INSTEP-WFU coursework in Cambridge centers around small, discussion-based classes conducted by carefully selected British faculty, many of whom have teaching positions at the University of Cambridge. The courses are structured to allow students to research contemporary issues while critically analyzing their implications through essays, discussions and class presentations.
Courses are taught in one of two different formats in Cambridge, either as a seminar or a supervision. Seminars are small discussion classes generally taught with no more than 15 students. Seminars will typically meet at least twice per week and will include dedicated time for both lecture and discussion.
Supervisions are more intimate and usually contain no more than four students. Supervisions tend to meet only once per week, but it is expected that students will spend more time outside of class doing research preparing for each supervision. During the supervision, more time will be dedicated to discussion, so students need to be prepared to debate their research, as the faculty member's expectation will be for students to share their insights and findings on the topics.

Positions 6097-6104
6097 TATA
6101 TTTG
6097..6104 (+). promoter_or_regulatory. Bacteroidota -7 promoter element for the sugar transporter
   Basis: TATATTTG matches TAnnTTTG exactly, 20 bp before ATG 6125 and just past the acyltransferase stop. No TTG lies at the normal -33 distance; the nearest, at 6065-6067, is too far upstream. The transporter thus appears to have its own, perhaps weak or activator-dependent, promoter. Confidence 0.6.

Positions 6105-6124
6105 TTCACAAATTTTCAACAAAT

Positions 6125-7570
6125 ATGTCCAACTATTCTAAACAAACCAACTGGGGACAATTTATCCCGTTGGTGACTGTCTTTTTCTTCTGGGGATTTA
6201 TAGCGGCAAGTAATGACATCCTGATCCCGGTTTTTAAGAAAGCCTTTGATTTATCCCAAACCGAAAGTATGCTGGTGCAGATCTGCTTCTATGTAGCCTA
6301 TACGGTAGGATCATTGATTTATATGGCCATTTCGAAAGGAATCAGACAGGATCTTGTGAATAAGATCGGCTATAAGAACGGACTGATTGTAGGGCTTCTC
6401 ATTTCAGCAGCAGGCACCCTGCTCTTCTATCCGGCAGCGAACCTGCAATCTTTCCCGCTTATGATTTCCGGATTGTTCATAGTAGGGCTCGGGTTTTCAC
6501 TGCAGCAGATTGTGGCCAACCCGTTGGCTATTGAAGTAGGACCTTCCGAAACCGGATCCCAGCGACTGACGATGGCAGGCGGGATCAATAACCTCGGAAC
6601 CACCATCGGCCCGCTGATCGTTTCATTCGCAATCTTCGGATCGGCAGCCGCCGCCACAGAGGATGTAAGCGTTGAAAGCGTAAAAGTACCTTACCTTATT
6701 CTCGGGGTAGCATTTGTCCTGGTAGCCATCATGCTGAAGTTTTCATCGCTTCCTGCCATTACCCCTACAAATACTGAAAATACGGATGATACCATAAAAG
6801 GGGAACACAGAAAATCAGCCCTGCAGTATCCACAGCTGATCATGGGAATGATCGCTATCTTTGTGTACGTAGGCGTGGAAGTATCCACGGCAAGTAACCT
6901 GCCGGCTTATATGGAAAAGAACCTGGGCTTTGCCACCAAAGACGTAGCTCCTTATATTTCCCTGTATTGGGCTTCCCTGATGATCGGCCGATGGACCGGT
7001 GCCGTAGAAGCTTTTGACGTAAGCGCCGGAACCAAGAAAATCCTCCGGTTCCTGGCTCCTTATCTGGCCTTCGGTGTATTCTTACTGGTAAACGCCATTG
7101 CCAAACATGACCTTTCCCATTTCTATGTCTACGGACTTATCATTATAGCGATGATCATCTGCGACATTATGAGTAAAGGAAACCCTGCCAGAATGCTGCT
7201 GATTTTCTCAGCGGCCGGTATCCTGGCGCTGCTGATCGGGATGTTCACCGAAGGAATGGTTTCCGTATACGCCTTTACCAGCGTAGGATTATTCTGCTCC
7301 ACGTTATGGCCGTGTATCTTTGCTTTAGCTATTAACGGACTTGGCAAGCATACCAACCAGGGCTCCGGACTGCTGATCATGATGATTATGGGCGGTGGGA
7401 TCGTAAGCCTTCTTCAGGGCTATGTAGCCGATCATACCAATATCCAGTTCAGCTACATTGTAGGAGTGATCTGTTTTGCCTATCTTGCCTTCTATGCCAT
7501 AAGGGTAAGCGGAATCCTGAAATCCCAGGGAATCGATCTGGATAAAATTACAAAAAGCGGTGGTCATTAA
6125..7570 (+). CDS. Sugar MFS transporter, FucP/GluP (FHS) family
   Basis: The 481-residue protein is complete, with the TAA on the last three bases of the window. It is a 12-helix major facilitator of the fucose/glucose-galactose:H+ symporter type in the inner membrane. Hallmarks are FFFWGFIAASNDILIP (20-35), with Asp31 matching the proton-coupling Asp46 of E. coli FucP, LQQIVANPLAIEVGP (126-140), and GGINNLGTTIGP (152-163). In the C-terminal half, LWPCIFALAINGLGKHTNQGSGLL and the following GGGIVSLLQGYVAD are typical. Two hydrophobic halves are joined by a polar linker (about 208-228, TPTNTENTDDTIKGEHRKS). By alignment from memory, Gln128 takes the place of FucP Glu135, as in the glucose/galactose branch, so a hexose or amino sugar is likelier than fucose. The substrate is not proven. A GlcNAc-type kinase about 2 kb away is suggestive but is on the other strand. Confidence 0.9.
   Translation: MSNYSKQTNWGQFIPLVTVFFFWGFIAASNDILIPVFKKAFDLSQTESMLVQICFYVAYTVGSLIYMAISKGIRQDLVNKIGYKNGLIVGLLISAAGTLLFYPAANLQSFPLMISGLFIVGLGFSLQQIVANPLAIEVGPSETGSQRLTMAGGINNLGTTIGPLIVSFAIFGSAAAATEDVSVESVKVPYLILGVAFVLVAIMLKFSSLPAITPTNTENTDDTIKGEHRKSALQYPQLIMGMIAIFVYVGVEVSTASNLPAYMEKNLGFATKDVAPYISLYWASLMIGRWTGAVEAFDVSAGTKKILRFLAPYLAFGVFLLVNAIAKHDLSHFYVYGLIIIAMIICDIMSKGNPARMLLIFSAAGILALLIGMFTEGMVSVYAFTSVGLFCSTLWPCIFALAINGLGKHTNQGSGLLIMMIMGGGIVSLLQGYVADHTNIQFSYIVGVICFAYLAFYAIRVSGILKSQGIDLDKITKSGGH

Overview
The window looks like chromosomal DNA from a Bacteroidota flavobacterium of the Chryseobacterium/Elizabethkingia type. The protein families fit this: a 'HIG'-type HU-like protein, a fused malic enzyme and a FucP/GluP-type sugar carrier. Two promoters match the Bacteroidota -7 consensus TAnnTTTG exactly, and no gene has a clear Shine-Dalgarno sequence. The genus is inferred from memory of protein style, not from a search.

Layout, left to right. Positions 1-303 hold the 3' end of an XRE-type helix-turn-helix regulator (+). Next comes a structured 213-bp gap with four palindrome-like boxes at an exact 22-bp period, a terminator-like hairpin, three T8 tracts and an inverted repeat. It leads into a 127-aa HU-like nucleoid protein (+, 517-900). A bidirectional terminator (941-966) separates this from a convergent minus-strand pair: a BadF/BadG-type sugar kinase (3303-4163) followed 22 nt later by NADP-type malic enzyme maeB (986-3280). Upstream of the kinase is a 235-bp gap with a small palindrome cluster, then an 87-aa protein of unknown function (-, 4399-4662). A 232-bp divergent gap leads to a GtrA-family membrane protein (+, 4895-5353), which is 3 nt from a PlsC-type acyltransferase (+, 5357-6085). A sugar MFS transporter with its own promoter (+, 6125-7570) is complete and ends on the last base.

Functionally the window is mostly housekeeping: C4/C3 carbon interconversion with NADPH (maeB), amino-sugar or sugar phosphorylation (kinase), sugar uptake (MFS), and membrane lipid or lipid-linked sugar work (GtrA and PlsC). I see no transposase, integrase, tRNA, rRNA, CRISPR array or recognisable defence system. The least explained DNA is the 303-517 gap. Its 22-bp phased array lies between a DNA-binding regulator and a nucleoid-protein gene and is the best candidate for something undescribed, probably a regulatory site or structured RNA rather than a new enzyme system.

It’s also important to note that the British academic system tends to allow students more flexibility with respect to research sources and which key points of the class they can choose to concentrate on. British faculty tend not to use one textbook for the class; instead, they will provide a list of sources that are pertinent to the topic. Students can often choose topics in the course to concentrate on, thus allowing them to pick and choose which readings they find more beneficial.
Courses and supervisions are conducted either in the rooms of the faculty in their Cambridge colleges or in the classroom located in Warkworth House. Given the central location of Warkworth House, the colleges where courses are held are rarely more than a 15-minute walk.